Quality assessment has been considered as one element of quality assurance which looks for sources of problems in a structure, process and outcome of given service. This was the first model developed by Avedis Donabedians to evaluate health care quality. As per the Donabedian’s definition of quality, the ultimate goal of quality assessment in health care program is to assess whether a program possesses the right things (input), is doing the right things (processes) and it leads to the right things (outcome) to happen (Counte, 2007). Assessing the quality of care on TB treatment can have significant importance in evaluating TB control activities and in identifying area of improvements of directly observed treatment short course (DOTs) strategies. However, there are limited published studies on the quality of TB treatment services’ provision in Ethiopia, and even fewer studies do examine quality of TB treatment services in Sidama Zone. Therefore, this study has investigated the quality  of   TB   treatment   services’   provision  in  public hospitals of the study area. It provides valuable information for those working on TB control activities, researchers and policy makers. This study can also identify major constraints in the quality of TB treatment service.

 


 MATERIALS AND METHODS

Study design

Cross-sectional study was conducted in selected public hospitals of Sidama zone from 20th May to 30th June, 2016. The study was conducted in Sidama zone administration which is located at 275 km from the Addis Ababa. Sidama zone has an area of 10,000 km2 of which 97.71% is land and 2.29% is covered by water. According to Sidama Zone Finance and Economic Department 2015 report, it had a total population of 4,100,000 (2,091,000 male and 2,009,000 Female). Michael (2007) Sidama zone has a population density of 451.83. It consists of 19 Woredas and 4 city administration. Regarding infrastructure, there are 133 health centers, 9 primary hospitals and 1 general hospital in the zone. Currently, all public health facilities including health posts provide TB treatment services.

Population

The source population include all public hospitals providing TB treatment services in study period, all TB patients who were currently on treatment in study period and all health providers working in TB and Leprosy (TBL) clinics during the study period. While the study population include sampled TB patients on the treatment of both intensive and continuation phase, sampled health care providers who were working in the TB clinic, and sampled hospitals that provide TB treatment services.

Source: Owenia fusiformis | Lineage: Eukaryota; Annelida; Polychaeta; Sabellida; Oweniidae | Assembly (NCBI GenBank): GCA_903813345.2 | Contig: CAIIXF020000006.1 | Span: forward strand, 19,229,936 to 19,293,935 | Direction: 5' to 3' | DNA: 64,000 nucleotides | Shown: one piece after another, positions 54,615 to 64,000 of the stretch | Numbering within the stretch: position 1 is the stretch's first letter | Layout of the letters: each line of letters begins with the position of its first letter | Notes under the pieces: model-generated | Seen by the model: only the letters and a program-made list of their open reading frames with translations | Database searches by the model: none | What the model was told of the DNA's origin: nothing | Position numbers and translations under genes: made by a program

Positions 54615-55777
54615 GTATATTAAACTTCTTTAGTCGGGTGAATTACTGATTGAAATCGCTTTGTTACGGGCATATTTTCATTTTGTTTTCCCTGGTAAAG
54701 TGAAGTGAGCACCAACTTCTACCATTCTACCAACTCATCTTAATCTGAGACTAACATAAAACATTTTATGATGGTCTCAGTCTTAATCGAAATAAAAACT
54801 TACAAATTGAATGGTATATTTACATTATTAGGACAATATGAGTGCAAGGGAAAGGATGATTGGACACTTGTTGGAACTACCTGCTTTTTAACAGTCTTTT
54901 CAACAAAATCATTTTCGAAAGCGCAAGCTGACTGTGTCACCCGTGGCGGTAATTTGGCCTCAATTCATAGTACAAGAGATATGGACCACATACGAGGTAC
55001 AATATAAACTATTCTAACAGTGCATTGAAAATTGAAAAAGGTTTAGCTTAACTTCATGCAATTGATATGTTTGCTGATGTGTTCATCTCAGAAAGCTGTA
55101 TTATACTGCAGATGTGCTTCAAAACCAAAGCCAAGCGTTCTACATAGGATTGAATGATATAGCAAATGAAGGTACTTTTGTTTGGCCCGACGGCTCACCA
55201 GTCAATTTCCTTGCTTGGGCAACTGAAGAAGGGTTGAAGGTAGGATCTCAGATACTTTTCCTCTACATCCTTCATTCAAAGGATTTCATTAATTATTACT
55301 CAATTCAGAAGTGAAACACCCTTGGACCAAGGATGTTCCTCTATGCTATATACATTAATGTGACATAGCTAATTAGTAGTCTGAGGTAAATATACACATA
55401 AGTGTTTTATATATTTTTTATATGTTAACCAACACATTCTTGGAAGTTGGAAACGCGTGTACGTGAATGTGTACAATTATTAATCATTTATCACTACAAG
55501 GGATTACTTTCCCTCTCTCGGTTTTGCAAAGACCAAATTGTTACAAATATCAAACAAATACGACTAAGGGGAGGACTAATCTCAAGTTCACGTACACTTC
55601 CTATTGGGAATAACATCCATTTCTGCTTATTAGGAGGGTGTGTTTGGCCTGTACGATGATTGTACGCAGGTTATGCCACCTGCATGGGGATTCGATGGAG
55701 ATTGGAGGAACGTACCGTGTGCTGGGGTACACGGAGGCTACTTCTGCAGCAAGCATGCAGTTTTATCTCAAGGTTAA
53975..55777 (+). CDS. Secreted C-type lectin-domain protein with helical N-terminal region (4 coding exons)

Inclusion and exclusion criteria

The inclusion criteria are hospitals which provided diagnostic and treatment services, TBL focal persons who had worked at the facility for at least 2 weeks and above and TB patients who are ages 18 and above and take treatment for two weeks and above. While exclusion criteria are critically ill patient who could not talk or listen to the interviewer.

Sample size

For sample size determination for observation and interview of providers, TB control activities in the six public hospitals were observed and all TBL focal persons in the respective hospitals were interviewed. While for exit interview, the total number of registered TB patients on both intensive and continuation phase in the selected public hospitals were 258. Since manageable and to get maximum sample size, all patients on the treatment in these six selected hospitals were included.

Sampling technique

Five primary hospitals providing TB treatment services were selected randomly  and since there was only one general hospital in the zone and it was included in the study. The primary hospitals decided to be taken based on the rule of thumb in a sampling for quality of care study which states that if the number of units are very large (500-1000) take a 10% sample, if it is medium size (100-500), take a 20 to 30% sample and if it is very small (less than 50), take a 30 to 50% sample (Sidama zone finance and economic development department report, 2016). Hence, 50% samples from a sampling frame of 5 hospitals were taken. Exit interview was employed for those patients who fulfilled the inclusion criteria consecutively (Figure 1).